Dr Min Kyung Lee’s first lecture of a series, entitled the Geometry of Modern Paris, started with the suggestion that the most significant features of Parisian architecture might not be the jewels such as the Opéra Garnier, but the grid and the processes of triangulation that produced the maps on which they stand out.
While our gaze tends instinctively towards landmarks as they sit framed by the regular aspect of the boulevards and avenues, the key to understanding the forces behind large scale urban change, such as marked Paris indelibly under the rule of Napoleon III, lies in looking at how the maps were made. Min demonstrated this beautifully with reference first to a series of royal portraits in which the monarch is shown alongside maps displayed for his subjects to observe as an extension of his rule. In the case of the Hippolyte Flandrin’s portrait of Napoleon III (1862), the plans placed within reach of his imperious hand show a mere suggestion of a city map, while the streets all around the Tuileries Palace were being torn up. This, Min argued, was because the drawing of the map was still underway, and it was this process that would dictate the shape of the city to come. In other words, the numbers and the geometric calculations that were being plotted from the uneven ground of the building sites were the key factors that gave rise to the future forms of urban experience.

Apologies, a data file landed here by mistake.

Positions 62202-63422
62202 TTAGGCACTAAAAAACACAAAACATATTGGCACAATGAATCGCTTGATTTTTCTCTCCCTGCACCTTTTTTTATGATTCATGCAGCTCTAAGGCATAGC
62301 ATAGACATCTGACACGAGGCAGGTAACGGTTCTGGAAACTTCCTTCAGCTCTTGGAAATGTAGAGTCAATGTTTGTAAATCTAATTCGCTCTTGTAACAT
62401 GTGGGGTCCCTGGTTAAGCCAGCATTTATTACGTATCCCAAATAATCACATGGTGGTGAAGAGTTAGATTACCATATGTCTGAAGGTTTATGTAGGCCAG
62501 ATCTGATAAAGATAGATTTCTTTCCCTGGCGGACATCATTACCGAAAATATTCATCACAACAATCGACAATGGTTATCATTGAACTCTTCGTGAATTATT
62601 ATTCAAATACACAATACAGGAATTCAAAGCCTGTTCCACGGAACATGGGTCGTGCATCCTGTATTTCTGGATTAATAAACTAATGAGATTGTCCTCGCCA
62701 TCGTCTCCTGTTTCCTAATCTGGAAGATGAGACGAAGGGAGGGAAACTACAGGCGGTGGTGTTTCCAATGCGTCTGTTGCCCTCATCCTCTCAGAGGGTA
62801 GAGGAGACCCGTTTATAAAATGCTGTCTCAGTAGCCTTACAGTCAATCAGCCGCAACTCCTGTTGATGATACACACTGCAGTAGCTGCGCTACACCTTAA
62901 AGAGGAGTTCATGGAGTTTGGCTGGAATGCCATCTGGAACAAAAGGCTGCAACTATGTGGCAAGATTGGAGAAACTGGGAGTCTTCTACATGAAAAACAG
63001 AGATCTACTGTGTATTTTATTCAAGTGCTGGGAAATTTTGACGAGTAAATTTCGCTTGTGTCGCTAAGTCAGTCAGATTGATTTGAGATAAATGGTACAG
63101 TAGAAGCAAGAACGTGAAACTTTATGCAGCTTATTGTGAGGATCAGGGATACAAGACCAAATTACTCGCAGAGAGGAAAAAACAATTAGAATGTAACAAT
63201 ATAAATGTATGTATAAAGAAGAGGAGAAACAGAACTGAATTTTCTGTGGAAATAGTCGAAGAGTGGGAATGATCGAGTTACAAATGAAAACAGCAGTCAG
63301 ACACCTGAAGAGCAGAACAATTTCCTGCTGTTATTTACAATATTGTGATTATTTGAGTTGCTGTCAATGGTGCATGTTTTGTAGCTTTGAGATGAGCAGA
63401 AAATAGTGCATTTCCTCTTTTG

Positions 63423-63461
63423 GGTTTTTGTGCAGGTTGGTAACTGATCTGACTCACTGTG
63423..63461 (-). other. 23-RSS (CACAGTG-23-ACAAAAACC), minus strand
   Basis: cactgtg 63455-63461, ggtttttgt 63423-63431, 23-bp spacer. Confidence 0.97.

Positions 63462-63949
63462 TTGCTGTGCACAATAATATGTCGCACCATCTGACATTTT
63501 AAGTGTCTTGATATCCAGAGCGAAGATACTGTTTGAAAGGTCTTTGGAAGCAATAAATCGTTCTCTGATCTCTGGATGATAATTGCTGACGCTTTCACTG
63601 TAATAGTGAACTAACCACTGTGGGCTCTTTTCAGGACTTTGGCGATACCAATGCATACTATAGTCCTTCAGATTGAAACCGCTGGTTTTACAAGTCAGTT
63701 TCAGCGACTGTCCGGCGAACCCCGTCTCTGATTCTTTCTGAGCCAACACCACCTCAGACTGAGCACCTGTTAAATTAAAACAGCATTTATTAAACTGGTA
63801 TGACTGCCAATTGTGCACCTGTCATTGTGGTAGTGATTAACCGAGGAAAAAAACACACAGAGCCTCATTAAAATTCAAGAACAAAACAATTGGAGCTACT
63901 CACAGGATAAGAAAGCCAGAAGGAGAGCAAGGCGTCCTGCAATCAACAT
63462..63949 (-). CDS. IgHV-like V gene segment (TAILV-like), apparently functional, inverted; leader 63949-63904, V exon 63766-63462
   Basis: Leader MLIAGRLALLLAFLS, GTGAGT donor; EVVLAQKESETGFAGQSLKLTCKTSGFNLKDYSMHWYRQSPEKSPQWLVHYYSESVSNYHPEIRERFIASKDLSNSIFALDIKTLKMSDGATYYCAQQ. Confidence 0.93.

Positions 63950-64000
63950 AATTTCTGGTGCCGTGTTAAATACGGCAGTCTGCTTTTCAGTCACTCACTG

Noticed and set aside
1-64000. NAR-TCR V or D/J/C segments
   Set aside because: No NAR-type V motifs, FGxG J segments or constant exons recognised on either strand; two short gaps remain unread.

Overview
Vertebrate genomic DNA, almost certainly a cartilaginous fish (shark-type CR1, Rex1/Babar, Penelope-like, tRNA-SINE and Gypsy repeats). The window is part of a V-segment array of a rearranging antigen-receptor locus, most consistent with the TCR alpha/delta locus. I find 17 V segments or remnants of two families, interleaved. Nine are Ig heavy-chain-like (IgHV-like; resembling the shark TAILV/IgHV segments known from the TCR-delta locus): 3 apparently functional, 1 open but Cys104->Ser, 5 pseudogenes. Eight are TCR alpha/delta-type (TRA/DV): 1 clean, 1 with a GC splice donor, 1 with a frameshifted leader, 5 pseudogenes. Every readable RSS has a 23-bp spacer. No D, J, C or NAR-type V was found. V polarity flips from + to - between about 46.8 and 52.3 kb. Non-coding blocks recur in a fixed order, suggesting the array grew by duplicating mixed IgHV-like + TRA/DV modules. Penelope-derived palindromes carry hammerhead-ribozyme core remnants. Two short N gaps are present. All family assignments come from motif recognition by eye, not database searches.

In this first lecture, Min used a ruler and scaled plans to demonstrate the consequences of geometric calculation on the shape of city life in Paris. The next events in this programme will turn to other tools of quantification and mapping. How are numbers shaping space today, and whose hands are pointing to the maps of our future city navigations?
More information on this programme and Min Kyung Lee’s work is available here. Click on the video below to watch the recording of the seminar.